“I think that’s one of the coolest things we’ve done,” Bauerle said. “I’m as proud of that as the championships because, as a coach, you always respect programs that are good all the time.”
Bauerle also has been a leading figure in international swimming, which took him to competitions in 31 countries. Bauerle served in six Olympic Games as either head coach, an assistant or personal coach for the U.S. team, including last summer in the Tokyo Games. With Chase Kalisz’s victory in the 400-meter medley there, his UGA athletes have claimed 38 gold medals.
Bauerle’s eventual retirement has been a point of discussion for years. But for one reason or another, the timing was never right.
“No epiphany,” said Bauerle, who informed his team at lunchtime Wednesday. “It’s well thought out, I think. The best way to put it is I feel like it’s just time. We have some great coaches here, and they are game ready. So, I don’t want to miss the opportunity to have them to continue the legacy we’ve built over the years.”
Georgia announced Wednesday afternoon the hires of Neil Versfeld as the men’s coach and Stefanie Williams Moreno as the women’s coach. Bauerle has handled both jobs during his tenure.
“It's well thought out, I think. The best way to put it is I feel like it's just time. We have some great coaches here, and they are game ready. So, I don't want to miss the opportunity to have them to continue the legacy we've built over the years."
- Bulldogs coach Jack Bauerle, who is retiring
Bauerle’s association with Georgia actually began when he first came to Athens from Glenside, Pa., on a recruiting trip in the spring of 1970. He never left after signing with the Bulldogs as a butterfly and distance specialist.
Bauerle has served as the head coach of the women’s swimming and diving team since 1979 and the men’s team since 1983. That matches former LSU gymnastics coach D-D Breaux for the longest tenure of any coach in SEC history. He already became the longest tenured in Georgia athletics history with his 35th season in 2013-14, passing legendary men’s tennis coach Dan Magill for the honor.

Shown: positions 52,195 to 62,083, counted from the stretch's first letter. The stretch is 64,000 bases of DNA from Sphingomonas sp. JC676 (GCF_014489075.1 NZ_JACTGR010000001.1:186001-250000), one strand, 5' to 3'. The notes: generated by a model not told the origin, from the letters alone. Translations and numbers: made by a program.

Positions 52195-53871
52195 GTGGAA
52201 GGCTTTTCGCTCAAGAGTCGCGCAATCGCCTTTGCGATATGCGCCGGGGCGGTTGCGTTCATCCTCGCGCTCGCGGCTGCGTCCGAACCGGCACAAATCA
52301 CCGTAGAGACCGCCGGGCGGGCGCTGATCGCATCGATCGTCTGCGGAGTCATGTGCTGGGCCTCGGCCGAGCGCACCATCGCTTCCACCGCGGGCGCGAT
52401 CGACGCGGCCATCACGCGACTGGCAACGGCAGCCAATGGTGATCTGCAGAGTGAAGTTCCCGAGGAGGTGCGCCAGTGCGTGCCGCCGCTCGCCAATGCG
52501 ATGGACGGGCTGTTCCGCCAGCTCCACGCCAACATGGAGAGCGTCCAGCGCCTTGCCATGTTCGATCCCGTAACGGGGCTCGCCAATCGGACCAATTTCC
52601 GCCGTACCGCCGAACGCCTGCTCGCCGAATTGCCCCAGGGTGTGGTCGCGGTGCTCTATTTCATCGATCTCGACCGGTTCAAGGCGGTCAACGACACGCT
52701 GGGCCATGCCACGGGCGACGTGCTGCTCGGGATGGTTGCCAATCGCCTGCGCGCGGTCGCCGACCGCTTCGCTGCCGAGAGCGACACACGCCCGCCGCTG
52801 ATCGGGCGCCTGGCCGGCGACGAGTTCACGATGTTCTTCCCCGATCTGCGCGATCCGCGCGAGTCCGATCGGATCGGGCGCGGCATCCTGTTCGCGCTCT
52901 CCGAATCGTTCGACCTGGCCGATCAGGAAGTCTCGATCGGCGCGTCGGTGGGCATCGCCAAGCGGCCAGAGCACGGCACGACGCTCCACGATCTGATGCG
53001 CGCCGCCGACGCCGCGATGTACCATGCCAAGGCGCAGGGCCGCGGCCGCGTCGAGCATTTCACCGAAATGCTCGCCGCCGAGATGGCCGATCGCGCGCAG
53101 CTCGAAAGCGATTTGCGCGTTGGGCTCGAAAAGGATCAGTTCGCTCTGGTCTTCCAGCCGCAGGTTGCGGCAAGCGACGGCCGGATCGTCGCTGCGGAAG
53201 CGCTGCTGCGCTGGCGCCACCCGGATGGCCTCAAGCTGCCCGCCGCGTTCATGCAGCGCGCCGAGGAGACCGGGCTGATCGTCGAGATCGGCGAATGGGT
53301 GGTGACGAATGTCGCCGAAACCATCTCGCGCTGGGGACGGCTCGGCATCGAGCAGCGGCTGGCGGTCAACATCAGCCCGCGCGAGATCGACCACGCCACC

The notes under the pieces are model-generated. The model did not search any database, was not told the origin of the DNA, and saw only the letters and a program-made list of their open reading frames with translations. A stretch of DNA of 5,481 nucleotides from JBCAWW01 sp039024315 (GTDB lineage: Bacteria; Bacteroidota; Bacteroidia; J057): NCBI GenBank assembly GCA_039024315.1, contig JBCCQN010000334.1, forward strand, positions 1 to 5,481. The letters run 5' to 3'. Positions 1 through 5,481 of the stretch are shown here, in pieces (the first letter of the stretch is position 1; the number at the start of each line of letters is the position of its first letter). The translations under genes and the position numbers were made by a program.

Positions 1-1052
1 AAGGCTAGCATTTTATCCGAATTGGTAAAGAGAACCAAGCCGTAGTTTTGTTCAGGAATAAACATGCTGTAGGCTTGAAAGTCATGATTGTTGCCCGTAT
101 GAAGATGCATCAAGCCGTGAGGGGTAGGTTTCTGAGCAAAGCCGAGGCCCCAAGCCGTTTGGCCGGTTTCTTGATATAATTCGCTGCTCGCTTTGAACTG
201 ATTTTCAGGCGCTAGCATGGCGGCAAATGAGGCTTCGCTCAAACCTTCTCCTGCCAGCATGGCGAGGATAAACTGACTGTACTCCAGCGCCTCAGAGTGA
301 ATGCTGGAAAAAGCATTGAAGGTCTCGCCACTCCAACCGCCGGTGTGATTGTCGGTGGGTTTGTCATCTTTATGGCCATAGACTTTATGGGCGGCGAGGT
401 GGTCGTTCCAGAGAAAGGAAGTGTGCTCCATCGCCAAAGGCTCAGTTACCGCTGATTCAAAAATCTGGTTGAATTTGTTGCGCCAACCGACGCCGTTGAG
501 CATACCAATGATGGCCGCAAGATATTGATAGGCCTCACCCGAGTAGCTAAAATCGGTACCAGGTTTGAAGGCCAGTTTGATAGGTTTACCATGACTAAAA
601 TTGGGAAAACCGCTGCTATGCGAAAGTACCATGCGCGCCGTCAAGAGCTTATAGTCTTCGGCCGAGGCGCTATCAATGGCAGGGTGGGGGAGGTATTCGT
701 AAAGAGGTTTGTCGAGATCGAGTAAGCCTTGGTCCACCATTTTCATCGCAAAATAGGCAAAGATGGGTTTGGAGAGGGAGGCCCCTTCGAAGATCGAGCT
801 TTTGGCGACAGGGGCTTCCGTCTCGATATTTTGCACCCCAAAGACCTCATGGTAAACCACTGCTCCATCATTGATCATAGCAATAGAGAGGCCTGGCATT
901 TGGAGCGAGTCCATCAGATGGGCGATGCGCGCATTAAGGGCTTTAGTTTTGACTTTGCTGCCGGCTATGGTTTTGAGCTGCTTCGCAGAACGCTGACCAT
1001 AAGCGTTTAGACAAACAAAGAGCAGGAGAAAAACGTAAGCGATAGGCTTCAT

“It is a bittersweet moment in Georgia athletics history,” UGA athletic director Josh Brooks said in a statement released by the school Wednesday. “Jack has been the foundation of unparalleled success of our men’s and women’s swimming and diving program for a half a century. While we will miss him on the pool deck, we know that Jack will always be a part of our athletics family, and I look forward to working with him in different capacities as an involved alumnus. We wish him the very best in this next phase of his life.”
As for what’s next, Bauerle couldn’t say. An avid surfer, he said he’ll definitely catch a wave or two somewhere on the globe. And there is a good chance he’ll stay involved in swimming and/or with the university.
“I’m sure I’ll never be fully retired,” Bauerle said. “It really is time to be with family and friends and not miss anything. I don’t like missing things, and I’ve been away from Athens the last six Fourth of Julys. Something might come up, but I’m looking forward to being around more.”